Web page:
In a series that isn't known for character development, we get an interesting peak into McCoy's past - he says the dead college student could have been him. There is also more screen time for DA Schiff's character than usual - we see how he deals with the federal government and the trial judge with dry humor.



    The series often frames the conflict in the form of the court room battle and disagreements among the regular cast. In this episode, the conflict is also with the federal government, which sees the case as setting dangerous foreign policy precedent.



    To top off the episode, the case is argued before the Supreme Court, and the episode ends before we find out the court's decision - something else to think about after watching this thought provoking episode.moreless
  • Vaya Con Dios

    9.5
    Person found dead on stairway. Got things from salvation army. Man believed that the govt. killed his son. Son was tortured and shot. Naval Intellegence and Chillians tortured and murdered his son. Cernal knew about the whole murder and torture. Beath him to death with a few other people. he was very big hearted man. NID interrogated him. Man says that he saw Jason and he had been beaten by the CID also tortured another man. Found the cernal quilty of all charges. Just because he had kidney failure doens't mean he gets away with this whole murder because he's still in America.moreless
  • They prosecute a Chilean senator for the killing a New York man who worked with the Communists during Pinochet's military coup.

    9.5
    This is just a very well written and well acted episode by probably the best cast/characters (Briscoe, Green, Van Buren, McCoy, Carmichael, Schiff) of the entire run of the show in my opinion. The Supreme Court part and the ending are my favorite parts. It was a great episode for Schiff as his last, (even if it didn't tie up his story). The story is "ripped from the headlines" of the Charles Horman case for the 10th season finale. Joe Morton as Leon Chiles and Rebecca Schull as Mrs. Whitman are two standout guest performances. I do wish I knew what the decision was!moreless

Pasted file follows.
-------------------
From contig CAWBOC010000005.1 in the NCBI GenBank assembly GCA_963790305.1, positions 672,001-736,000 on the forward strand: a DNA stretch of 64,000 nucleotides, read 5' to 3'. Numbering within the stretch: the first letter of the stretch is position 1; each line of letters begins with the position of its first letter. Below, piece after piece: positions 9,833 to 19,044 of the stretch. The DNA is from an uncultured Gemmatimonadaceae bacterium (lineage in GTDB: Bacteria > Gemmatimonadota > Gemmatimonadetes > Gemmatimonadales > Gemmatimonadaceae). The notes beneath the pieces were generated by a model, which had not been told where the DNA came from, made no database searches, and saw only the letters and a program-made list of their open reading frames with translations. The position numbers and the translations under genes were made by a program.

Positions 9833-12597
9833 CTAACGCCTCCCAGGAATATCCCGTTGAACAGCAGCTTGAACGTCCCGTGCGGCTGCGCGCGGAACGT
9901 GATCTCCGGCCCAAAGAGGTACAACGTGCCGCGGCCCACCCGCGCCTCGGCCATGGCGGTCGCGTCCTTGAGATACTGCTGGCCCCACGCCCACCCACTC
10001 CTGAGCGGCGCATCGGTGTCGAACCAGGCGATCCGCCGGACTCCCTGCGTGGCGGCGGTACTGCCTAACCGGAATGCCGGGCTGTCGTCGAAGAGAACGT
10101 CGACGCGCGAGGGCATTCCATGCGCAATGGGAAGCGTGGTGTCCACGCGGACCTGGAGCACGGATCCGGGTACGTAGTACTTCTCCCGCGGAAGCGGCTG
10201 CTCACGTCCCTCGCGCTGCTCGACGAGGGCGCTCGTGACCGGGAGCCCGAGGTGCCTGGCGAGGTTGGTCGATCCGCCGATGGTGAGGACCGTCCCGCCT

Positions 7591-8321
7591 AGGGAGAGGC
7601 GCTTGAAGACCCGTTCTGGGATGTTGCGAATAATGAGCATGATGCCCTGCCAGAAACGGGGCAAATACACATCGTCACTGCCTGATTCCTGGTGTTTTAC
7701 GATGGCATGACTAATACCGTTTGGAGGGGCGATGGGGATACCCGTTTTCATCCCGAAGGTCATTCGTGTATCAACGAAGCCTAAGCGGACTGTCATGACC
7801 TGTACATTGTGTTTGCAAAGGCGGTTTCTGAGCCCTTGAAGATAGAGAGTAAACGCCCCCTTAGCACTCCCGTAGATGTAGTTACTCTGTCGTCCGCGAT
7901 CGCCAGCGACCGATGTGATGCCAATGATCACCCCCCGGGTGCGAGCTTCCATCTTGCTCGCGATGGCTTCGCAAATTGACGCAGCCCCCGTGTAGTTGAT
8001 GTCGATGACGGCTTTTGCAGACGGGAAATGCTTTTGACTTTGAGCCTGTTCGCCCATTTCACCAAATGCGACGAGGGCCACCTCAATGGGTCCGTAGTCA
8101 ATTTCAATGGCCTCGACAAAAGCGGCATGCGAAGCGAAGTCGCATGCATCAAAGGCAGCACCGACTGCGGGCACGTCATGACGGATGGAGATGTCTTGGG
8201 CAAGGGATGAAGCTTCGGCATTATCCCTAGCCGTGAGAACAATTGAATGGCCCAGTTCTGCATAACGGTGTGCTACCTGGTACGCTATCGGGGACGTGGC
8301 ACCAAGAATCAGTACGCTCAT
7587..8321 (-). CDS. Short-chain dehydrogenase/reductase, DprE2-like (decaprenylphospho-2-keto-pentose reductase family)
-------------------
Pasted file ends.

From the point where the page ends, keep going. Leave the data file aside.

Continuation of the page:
Steven Hill

Steven Hill

DA Adam Schiff

Jerry Orbach

Jerry Orbach

Det. Lennie Briscoe

S. Epatha Merkerson

S. Epatha Merkerson

Lt. Anita Van Buren

Sam Waterston

Sam Waterston

Exec. ADA Jack McCoy

Angie Harmon

Angie Harmon

ADA Abbie Carmichael

Jesse L. Martin

Jesse L. Martin

Det. Ed Green

Joe Morton

Joe Morton

Leon Chiles

Guest Star

Tomas Milian

Tomas Milian

Emilio Pantoya

Guest Star

George Morfogen

George Morfogen

Mr. Reyes

Guest Star

Larry Clarke

Larry Clarke

Morris LaMotte

Recurring Role

Trivia, Notes, Quotes and Allusions

FILTER BY TYPE

  • TRIVIA (2)

    • Goof: Unlike what was depicted in the episode, the Supreme Court does not report its decision on the day that a case is heard. Cases heard on Monday are voted on Wednesday, while cases heard on Tuesday and Wednesday are voted on Friday.